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Dear Governor Ducey,

I wrote to you last week about not wanting to write about guns, but today I want to write about guns because I can sense the Parkland shooting at Marjory Stoneman Douglas High School is starting to fall out of the headlines.  The Florida legislature seems to have passed some paltry measure limiting rifle sales and allowing some teachers to be armed. I’m not sure this will make the Parkland parents sleep better at night. Or the students.

My daughter Zoe had been freaked out by the shooting. I did not know how much until last Monday when she told me she was called into the principal’s office. Had Zoe ever met the principal at Mount Elden Middle School? Had I? I remember she said he waited at the door each morning to greet every kid, but I’m pretty sure I would not recognize him at the grocery store. I asked Z why she had to see the principal.

“Ruby and I. We wrote him a letter.”

“About what?”

“The shooting. We asked him what kinds of plans he had if a shooter came in. We wondered if we could have more training.”

“You wrote him a letter?”

“Yes, me and Ruby.”

“And you didn’t tell me?”

“We just wanted him to know we were worried.”

“So what did he say?”

“He explained that no one has ever gotten through a locked door. That the teachers have drills. They know what to do. He said school shootings are so very, very rare. But still, it’s too many.”

Then, Zoe and Ruby interviewed their teachers about whether they’d want to be armed in school. Her science teacher just said, “No, that’s a stupid idea.” Her history teacher said the problem is violence. How can the possibility of more violence help anything?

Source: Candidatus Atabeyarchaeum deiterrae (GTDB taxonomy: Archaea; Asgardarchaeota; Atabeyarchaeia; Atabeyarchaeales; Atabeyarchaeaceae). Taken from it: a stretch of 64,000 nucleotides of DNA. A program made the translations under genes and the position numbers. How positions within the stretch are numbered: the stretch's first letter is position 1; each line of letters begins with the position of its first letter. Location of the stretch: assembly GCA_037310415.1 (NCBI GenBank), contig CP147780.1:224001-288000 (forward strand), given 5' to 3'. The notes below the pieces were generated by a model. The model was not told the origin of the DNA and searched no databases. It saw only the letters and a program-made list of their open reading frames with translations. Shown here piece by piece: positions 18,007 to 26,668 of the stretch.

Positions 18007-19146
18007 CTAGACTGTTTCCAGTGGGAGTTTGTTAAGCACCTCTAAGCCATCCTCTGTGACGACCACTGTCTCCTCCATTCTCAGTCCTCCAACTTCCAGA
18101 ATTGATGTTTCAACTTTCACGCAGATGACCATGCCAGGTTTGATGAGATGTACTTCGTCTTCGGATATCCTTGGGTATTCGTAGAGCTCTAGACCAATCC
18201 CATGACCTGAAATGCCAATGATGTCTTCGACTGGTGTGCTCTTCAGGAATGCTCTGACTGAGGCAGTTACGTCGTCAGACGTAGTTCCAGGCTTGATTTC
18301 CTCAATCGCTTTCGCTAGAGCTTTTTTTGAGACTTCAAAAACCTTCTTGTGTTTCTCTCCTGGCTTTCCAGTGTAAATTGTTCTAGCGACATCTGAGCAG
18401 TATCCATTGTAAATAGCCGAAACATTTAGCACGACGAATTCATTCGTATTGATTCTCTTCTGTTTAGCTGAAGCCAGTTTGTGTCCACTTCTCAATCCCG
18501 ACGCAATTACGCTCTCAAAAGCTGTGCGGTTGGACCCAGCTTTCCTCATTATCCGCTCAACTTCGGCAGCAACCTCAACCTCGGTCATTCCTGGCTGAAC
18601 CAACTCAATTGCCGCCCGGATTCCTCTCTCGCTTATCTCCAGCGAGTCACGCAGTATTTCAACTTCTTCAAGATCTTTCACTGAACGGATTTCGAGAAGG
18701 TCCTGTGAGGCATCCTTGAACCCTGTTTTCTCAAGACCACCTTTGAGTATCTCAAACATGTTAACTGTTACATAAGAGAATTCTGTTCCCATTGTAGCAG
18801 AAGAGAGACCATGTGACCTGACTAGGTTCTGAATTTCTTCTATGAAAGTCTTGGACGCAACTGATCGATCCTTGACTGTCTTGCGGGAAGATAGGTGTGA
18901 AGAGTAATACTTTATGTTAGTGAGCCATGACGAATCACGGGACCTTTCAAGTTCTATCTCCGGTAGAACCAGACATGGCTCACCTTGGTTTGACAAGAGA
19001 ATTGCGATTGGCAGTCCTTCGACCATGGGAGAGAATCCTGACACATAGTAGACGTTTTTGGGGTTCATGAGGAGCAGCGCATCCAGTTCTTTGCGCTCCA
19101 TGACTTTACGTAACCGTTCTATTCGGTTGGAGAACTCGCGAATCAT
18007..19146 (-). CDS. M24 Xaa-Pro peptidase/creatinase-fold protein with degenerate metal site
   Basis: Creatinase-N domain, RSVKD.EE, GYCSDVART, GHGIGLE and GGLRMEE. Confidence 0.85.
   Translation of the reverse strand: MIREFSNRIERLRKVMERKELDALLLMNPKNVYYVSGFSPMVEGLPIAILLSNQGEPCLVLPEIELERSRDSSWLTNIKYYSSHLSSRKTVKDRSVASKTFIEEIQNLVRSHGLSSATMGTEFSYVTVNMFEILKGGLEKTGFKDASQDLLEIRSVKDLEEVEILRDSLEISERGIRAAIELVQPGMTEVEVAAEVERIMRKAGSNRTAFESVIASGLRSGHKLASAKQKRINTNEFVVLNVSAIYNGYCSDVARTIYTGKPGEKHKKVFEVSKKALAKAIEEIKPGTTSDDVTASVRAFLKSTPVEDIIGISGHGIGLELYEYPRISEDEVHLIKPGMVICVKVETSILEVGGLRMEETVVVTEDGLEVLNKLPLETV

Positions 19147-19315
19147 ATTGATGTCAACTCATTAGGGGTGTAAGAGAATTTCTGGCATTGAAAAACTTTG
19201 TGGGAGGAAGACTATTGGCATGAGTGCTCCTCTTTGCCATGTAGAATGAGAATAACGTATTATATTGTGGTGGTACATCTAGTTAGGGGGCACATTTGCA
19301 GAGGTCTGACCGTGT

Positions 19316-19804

I asked Zoe if talking with them helped. She said yes. She asked if she could go home with Ruby on Wednesday to make a poster for the march on the 14th. I said of course.

She came home with a poster that read, “How many times will an innocent person die before we make stricter gun laws?”

Zoe is 12. The people who say the Marjory Stoneman Douglas school kids are “crisis actors” should meet Zoe. And then they should add five years and see how articulate a debater, how strong an advocate, how passionate a kid can be. It’s pretty simple to the kids. Guns are dangerous. AR-15s are particularly dangerous. There was one instance of a guy with a bomb in his shoe. Now every time we fly, we take off our shoes to go through security at the airport. Seven people died when Tylenol pills were tampered with. Now I stab myself with nail scissors every time I try to get past the tamper-proof lining on all over-the-counter pill bottles. I agree with the government-can-be scary people. I don’t want the government to eavesdrop on my cell phone conversations or track my Facebook likes or recognize my face at every traffic stop. And yet, I don’t think having a gun will prevent that. It’s a security blanket, this idea of a gun saving you from your government, from the robbers, the murderers. You can cling to your sweet woobie but most often, the woobie will be used against you.

All Zoe wanted was to know the principal could protect her. And he will try. But I don’t think anyone can protect us from the idea that shooting people will help anything. From the Stand Your Ground Laws to Conceal and Carry, who can protect us from the idea that guns should be a first line of defense instead of the last resort? Who can protect African Americans who have to chant, “Hands Up, Don’t Shoot”? Who can protect us from 15-year-old, 17-year-old, 19-year-old, 50-year-old boys who can’t figure out how to ask for help and decide to pick up a semi-automatic rifle instead? No one can protect us because we are all looking down the barrel of a violent, gun-toting people. The kids are saying, put down your guns. Let’s talk. Here’s a letter. Here’s a poster. Here are my words. Please listen.

Nicole Walker is an associate professor at Northern Arizona University, and is the author of Quench Your Thirst with Salt and a collection of poems, This Noisy Egg. She edited, with Margot Singer, Bending Genre: Essays on Creative Nonfiction, and is the recipient of a fellowship from the National Endowment from the Arts. The thoughts expressed here are hers alone and not necessarily those of her employer. For more letters, visit


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